NorthKorea1

Leonid Petrov graduated from the Department of Oriental Studies, St. Petersburg State University in 1994, where he majored in Korean History and Language. In 1994-1996, he worked as interpreter for the South Korean National Soccer Team and participated in the 26th Olympic Games in Atlanta. In 1996-2002, Leonid Petrov worked on a doctoral thesis at the Australian National University. Between 2003 and 2005, Dr. Petrov conducted post-doctoral research at the Academy of Korean Studies in Seongnam and taught Korean History at the Intercultural Institute of California in San Francisco. In 2006-2007, he was Chair of Korean Studies at the Institut d’Etudes Politiques (Sciences Po) in Paris. Between 2009 and 2012, Dr. Petrov taught Korean History and Language at the University of Sydney. Currently, he teaches Cross-Cultural Management, Strategic Intelligence and other subjects at the International College of Management in Sydney (ICMS). Starting from 2007, Dr. Petrov has been involved in a number of projects sponsored by the Australian Research Council.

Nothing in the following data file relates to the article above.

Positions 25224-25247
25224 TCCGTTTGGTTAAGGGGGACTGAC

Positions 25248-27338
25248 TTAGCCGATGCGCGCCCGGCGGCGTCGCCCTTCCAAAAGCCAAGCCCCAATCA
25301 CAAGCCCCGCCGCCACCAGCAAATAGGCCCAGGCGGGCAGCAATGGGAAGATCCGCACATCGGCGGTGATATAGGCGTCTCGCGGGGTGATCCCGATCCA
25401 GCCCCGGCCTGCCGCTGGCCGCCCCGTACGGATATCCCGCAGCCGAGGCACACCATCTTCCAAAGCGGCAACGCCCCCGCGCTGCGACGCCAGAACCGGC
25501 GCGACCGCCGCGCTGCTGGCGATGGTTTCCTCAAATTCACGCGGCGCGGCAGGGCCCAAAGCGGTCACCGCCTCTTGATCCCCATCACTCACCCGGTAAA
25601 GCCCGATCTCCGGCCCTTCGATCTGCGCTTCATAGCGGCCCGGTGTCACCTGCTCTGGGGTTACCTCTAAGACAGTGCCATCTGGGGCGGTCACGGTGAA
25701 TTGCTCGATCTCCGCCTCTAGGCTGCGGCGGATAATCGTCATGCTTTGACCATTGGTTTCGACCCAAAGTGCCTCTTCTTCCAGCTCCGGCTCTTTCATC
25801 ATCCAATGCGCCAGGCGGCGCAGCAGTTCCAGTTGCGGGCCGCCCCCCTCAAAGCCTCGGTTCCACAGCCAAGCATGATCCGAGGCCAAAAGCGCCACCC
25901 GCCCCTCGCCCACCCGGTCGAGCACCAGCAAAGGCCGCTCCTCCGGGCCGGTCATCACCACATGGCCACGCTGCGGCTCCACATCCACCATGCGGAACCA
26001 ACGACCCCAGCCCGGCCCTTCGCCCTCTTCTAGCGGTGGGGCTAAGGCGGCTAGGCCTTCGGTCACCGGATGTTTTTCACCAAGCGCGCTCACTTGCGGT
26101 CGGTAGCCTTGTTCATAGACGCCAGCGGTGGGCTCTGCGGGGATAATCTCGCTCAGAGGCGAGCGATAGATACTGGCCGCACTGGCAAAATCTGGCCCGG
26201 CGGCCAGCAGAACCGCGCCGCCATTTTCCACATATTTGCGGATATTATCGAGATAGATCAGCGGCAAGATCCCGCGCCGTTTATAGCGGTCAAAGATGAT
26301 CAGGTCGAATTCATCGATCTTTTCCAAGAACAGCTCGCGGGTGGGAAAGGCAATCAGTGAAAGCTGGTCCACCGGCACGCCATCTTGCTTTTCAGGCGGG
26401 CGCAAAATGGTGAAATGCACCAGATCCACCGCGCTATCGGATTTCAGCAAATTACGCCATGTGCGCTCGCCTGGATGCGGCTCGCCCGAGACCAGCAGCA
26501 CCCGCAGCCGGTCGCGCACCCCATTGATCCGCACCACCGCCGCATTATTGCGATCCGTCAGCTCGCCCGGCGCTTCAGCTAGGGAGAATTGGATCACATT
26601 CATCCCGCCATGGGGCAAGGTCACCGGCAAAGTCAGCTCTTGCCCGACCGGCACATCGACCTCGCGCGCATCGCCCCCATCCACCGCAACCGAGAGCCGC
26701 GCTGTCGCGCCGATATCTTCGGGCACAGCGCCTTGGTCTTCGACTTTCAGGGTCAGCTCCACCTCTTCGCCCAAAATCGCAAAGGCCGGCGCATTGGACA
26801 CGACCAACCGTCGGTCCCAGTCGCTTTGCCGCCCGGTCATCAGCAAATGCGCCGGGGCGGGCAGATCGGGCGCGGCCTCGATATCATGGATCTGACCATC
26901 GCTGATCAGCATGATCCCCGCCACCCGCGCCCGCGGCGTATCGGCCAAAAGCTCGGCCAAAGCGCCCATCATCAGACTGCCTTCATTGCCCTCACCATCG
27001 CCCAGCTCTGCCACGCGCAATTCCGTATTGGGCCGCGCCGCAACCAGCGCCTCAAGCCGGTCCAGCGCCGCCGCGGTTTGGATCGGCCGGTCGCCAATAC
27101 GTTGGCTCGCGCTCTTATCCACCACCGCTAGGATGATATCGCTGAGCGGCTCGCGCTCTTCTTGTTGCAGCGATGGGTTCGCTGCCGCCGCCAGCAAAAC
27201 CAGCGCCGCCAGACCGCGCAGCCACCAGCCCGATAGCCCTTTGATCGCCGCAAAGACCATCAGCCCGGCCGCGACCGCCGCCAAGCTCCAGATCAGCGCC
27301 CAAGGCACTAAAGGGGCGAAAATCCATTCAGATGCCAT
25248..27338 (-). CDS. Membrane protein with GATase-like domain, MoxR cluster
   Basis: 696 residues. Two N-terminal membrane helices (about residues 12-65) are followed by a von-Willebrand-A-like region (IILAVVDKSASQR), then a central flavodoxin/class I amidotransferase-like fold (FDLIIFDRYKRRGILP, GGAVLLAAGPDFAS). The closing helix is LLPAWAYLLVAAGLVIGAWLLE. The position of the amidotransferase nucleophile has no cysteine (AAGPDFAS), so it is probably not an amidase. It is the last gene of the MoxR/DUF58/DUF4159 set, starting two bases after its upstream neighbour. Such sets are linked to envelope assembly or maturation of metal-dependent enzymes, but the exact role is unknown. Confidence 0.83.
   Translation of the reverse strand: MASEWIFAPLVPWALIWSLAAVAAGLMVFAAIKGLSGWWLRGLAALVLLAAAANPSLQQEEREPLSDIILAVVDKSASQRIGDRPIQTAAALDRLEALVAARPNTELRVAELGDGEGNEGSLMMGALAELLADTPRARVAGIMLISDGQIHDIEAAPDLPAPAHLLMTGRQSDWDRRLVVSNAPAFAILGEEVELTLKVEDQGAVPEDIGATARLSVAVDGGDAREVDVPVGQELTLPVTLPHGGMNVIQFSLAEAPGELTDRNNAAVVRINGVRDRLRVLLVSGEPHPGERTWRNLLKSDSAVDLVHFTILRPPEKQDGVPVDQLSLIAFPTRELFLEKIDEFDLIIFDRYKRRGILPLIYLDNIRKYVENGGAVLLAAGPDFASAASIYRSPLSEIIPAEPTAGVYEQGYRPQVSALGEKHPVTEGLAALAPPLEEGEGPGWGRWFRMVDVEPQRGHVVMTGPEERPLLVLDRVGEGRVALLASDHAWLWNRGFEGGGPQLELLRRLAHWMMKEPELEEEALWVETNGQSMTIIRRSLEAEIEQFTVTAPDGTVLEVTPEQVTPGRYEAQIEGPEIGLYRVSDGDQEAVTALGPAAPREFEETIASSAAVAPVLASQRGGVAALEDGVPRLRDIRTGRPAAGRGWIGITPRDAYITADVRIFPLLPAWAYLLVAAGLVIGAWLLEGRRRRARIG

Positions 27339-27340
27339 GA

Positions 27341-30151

How does Australia decide to go to war – should the Parliament decide?

Speaker : Ernst Wilheim

Tuesday, 19 September – 5.30 for 6pm start. Finishes 7.30.

Venue: Manning Clark House, 11 Tasmania Circle, Forrest.

$5 for MCH members, government income support and full-time students, $10 non-members

CLICK HERE TO BOOK

The decision to go to war is arguably the most important decision any government can make. Yet it is the least regulated of any government decision.

We have all observed the many hours of parliamentary debate and back room negotiation on controversial legislation. Yet Australia can be taken to war on the whim of our Prime Minister.

How can this be?

Lawyers refer to ‘the Royal prerogative’ to go to war.